I see no reason that oil is so expensive but it is. And that is a fact, for now. But, as screwed up as some people think the world is right now, it could be worse. It could be the 1970's when the whole engine fell off the track. Here is an article from the London Times that gives some insight as to why now is different.
It's human nature to imbue inert numbers with profound significance. We celebrate 18th birthdays and 25th anniversaries as though doing so might pause, even for a moment, the merciless ticking away of life's clock. We build buildings without 13th floors. In Asia they will go to extreme lengths to avoid any contact with the number 4. The Bible can be read like an extended number puzzle: twelve tribes, ten commandments, seven plagues, four horsemen.
In financial markets this tendency has fascinated economists. A certain number in an index or a price for a traded instrument is said to be “psychologically important”. It is believed that traders behave differently when they near or cross some round number - a $2 pound, 10,000 on the Dow Jones industrial average.
It seems implausible at first sight that hard-bitten capitalists would be victim to such unreason. Yet the idea that particular numbers matter persists in the minds of some people in the markets, which is enough to make it a kind of reality, I suppose. Sometimes, it seems, like an old horse that whinnies and retreats from some unseen spectral object, markets really do think a particular number might be haunted.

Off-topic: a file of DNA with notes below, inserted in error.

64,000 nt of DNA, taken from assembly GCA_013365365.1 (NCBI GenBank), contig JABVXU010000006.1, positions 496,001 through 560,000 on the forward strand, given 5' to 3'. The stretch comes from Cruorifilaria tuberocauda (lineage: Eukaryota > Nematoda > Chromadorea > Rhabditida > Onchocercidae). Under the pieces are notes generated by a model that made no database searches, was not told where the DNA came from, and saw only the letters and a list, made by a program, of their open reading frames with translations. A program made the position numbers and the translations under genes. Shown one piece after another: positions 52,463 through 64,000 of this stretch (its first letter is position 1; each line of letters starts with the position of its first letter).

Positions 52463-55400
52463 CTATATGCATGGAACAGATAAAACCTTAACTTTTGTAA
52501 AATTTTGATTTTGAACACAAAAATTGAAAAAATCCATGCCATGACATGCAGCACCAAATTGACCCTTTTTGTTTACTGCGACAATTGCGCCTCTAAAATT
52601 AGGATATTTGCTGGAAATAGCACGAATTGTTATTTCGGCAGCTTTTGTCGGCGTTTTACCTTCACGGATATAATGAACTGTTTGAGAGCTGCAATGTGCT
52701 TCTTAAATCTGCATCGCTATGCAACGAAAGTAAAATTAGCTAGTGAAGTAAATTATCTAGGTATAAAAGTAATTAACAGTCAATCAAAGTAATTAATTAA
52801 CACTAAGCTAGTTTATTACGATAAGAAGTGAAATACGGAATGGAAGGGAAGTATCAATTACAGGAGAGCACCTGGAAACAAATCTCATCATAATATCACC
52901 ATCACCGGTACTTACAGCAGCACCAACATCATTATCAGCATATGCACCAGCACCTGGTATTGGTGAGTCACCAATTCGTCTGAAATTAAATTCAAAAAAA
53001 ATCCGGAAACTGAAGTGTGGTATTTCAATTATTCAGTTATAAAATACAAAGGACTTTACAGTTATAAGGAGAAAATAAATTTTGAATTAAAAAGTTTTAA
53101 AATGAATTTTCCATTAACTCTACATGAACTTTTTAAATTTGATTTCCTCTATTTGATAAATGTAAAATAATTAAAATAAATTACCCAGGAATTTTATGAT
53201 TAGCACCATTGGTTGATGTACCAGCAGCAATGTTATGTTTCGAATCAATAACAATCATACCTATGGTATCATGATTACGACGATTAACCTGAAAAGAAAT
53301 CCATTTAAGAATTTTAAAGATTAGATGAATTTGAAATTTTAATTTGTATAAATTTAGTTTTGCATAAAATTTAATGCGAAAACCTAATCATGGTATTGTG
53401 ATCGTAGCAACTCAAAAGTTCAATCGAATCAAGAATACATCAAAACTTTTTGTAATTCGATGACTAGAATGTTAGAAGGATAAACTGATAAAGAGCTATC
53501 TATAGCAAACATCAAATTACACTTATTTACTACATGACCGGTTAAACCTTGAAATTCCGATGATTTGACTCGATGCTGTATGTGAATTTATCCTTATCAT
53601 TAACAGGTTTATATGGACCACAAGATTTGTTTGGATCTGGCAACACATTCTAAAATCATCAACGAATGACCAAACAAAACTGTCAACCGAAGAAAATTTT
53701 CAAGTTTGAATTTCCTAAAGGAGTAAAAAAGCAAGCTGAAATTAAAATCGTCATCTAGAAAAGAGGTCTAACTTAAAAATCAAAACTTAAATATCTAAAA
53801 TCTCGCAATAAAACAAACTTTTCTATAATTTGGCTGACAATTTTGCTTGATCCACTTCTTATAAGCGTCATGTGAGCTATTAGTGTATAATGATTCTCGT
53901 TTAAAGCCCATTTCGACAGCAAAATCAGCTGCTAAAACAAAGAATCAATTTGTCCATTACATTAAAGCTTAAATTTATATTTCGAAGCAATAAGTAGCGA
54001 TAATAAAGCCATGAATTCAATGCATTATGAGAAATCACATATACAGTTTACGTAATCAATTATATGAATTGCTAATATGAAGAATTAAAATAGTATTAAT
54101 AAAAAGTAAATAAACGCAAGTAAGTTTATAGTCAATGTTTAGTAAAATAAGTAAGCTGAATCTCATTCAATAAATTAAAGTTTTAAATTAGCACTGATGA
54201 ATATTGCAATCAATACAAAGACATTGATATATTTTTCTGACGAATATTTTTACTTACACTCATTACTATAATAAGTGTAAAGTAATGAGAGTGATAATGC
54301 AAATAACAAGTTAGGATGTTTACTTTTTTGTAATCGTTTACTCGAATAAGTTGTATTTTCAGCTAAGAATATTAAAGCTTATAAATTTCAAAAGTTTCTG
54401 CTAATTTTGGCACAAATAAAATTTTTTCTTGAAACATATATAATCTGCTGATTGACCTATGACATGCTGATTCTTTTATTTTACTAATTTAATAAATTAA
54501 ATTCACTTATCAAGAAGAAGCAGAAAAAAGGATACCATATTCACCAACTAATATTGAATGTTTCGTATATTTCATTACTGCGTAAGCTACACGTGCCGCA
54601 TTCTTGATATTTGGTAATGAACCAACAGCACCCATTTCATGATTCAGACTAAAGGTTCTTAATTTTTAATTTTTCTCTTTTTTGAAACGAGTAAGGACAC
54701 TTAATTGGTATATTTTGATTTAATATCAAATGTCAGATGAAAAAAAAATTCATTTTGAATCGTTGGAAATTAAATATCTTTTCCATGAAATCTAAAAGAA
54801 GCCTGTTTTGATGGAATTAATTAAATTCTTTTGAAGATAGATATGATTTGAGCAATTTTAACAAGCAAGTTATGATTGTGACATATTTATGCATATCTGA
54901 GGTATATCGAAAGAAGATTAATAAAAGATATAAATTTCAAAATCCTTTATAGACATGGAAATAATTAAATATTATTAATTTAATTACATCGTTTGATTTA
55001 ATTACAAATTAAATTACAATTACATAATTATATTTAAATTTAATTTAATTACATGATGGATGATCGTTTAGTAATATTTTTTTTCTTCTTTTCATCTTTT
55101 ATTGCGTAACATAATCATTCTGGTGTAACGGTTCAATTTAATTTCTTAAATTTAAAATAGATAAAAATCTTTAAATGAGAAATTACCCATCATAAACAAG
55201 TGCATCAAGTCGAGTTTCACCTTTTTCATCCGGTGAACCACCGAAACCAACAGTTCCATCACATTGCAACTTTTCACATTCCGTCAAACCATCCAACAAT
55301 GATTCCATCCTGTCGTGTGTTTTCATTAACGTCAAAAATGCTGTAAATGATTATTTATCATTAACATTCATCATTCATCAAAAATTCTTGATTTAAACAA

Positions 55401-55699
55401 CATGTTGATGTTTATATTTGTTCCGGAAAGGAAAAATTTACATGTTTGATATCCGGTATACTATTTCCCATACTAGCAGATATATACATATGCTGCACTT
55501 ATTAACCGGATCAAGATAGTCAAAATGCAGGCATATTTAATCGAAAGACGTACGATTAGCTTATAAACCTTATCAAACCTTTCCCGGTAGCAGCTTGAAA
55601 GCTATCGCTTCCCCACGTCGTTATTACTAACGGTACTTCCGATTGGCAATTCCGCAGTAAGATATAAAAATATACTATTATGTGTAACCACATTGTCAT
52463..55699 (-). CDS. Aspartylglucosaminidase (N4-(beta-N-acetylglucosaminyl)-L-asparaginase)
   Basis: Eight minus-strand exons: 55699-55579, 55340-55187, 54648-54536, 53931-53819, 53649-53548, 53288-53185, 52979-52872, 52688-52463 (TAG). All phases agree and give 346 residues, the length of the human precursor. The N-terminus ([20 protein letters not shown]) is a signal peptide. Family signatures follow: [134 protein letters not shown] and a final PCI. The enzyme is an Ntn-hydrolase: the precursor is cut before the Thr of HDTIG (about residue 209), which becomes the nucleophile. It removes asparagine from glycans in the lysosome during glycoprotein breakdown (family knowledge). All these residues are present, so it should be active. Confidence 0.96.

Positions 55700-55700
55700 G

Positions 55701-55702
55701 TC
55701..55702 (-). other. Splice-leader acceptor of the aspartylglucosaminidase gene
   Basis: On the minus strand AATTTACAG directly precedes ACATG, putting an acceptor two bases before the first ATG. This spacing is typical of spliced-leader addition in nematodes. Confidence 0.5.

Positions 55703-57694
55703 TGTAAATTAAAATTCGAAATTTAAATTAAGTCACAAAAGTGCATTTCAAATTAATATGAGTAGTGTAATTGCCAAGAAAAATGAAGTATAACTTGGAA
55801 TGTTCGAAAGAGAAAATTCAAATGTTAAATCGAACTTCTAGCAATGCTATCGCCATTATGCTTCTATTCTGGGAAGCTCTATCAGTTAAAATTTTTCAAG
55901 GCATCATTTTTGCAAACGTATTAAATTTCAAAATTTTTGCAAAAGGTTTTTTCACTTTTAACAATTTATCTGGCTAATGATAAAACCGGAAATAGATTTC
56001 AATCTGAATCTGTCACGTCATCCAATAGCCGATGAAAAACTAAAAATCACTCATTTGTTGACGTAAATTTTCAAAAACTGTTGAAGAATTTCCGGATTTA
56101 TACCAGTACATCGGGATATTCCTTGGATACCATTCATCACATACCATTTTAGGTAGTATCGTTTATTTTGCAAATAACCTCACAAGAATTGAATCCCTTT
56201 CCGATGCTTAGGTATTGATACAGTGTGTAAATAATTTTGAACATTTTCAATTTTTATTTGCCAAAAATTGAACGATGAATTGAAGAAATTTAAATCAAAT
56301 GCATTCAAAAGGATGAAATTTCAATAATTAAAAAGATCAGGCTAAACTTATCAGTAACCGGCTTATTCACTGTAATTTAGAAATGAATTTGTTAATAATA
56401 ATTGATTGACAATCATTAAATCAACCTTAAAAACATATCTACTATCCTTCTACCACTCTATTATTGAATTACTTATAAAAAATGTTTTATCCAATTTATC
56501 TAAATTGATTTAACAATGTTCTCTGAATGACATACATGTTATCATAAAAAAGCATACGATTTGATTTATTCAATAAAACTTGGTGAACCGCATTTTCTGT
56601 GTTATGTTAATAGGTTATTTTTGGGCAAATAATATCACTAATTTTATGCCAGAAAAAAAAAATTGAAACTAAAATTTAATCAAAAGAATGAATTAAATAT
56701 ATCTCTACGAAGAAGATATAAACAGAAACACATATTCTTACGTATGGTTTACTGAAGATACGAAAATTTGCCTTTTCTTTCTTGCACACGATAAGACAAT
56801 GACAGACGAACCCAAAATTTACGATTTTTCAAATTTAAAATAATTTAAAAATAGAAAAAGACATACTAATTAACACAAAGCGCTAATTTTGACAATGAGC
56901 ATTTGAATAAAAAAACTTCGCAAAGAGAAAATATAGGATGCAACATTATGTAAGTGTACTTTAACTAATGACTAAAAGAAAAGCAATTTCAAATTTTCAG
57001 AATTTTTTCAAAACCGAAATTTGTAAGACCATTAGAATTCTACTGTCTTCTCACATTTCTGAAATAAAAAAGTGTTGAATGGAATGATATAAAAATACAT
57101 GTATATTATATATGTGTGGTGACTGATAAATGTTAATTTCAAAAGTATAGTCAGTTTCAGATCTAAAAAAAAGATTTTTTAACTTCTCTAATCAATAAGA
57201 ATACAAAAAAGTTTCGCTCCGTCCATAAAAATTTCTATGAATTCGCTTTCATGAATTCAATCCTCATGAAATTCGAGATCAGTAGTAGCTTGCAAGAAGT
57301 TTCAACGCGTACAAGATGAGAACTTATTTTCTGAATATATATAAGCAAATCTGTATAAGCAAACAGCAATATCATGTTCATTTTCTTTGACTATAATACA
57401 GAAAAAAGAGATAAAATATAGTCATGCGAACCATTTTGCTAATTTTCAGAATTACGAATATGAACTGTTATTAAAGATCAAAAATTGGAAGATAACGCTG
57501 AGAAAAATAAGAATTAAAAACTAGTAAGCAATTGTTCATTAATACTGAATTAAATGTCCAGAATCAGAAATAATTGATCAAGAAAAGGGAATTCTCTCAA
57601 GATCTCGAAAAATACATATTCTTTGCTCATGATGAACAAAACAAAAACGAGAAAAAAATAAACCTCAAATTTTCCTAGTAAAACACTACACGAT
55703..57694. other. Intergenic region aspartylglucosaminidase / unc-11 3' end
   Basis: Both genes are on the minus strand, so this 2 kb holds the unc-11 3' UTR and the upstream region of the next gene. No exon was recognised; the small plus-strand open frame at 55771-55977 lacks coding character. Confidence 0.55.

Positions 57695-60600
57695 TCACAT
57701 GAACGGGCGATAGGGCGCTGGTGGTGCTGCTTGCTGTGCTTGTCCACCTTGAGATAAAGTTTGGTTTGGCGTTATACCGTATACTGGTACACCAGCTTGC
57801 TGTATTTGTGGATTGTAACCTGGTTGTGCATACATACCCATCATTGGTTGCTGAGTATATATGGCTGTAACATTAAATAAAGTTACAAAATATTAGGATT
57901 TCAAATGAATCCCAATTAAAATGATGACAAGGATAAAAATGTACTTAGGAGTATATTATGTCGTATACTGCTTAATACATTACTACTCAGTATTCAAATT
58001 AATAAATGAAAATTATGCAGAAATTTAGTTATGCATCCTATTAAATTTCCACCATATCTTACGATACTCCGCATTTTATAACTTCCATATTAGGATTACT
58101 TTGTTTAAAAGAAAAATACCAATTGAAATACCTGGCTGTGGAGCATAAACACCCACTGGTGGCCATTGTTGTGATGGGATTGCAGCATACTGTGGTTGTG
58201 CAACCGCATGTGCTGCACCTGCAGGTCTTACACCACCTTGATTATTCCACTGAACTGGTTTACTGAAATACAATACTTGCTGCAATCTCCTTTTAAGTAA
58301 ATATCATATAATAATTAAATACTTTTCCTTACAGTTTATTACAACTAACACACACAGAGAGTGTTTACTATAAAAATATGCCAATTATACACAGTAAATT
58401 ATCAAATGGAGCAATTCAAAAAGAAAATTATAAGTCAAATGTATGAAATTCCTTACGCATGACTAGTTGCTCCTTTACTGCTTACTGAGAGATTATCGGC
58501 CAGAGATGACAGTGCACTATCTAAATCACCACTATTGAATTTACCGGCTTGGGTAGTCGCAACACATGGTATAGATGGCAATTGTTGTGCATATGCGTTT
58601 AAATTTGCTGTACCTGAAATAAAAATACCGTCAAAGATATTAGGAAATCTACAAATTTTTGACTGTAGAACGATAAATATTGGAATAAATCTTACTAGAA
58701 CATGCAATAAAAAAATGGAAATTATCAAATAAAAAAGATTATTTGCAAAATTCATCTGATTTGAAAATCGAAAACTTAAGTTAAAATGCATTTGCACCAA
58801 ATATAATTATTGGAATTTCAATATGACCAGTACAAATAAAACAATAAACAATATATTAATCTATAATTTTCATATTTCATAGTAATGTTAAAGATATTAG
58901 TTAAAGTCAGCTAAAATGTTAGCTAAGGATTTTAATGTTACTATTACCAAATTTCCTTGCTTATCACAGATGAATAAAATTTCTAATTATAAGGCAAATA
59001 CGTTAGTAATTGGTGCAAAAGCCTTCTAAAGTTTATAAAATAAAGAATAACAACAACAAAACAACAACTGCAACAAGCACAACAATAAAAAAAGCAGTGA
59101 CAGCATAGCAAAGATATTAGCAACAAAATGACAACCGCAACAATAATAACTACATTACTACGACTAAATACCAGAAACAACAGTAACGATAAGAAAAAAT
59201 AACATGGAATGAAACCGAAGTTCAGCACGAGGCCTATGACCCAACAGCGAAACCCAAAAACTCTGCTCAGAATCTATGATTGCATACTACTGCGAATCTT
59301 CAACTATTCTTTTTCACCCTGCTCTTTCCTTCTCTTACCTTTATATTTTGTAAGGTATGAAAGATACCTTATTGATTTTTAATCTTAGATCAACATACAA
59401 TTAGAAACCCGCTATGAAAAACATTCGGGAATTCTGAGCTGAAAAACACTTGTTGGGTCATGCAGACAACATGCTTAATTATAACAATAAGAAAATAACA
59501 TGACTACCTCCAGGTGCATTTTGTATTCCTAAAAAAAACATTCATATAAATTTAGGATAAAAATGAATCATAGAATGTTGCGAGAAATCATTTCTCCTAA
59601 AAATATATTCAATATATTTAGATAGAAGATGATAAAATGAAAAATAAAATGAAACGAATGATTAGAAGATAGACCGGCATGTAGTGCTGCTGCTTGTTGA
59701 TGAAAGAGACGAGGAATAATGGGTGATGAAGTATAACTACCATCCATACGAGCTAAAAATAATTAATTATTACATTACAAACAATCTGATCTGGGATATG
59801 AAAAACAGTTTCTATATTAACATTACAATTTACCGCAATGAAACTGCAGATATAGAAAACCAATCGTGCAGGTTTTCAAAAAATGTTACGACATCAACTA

One of those magic numbers is $100 for a barrel of oil. On Wednesday, for the first time, contracts for future delivery on the New York Mercantile Exchange finally recorded that figure.
I beg to differ. There are good reasons not to fear $100 oil and even a case for mild celebration. That might not make much sense as you stand shivering this morning spending half a day's wages to fill up your petrol tank. And it might appear to sit oddly with our last experiment with rapidly rising oil prices - those halcyon economic days of the 1970s - but it's true.
The oil shock of the 1970s did help to bring the world that ugly pantomime horse called stagflation - stagnation with inflation. The quadrupling of prices in the 1970s to a price that, in inflation-adjusted terms, was just about the same as this week's was one of the primary factors behind the worst decade for the global economy since the Great Depression.
But while it's obviously true that today's higher oil prices represent both an inflationary risk and, at the same time, a recessionary one, as a kind of additional tax on our disposable income, there are lots of good reasons to think the effect this time should be much smaller than it was 30 years ago.
The first is that, back then, a sluggish global economy was hit hard by the deliberately restrictive policies of the oil-producing nations. It was, in the economist's jargon, a supply shock, as oil output was restrained by the producers from keeping pace with demand.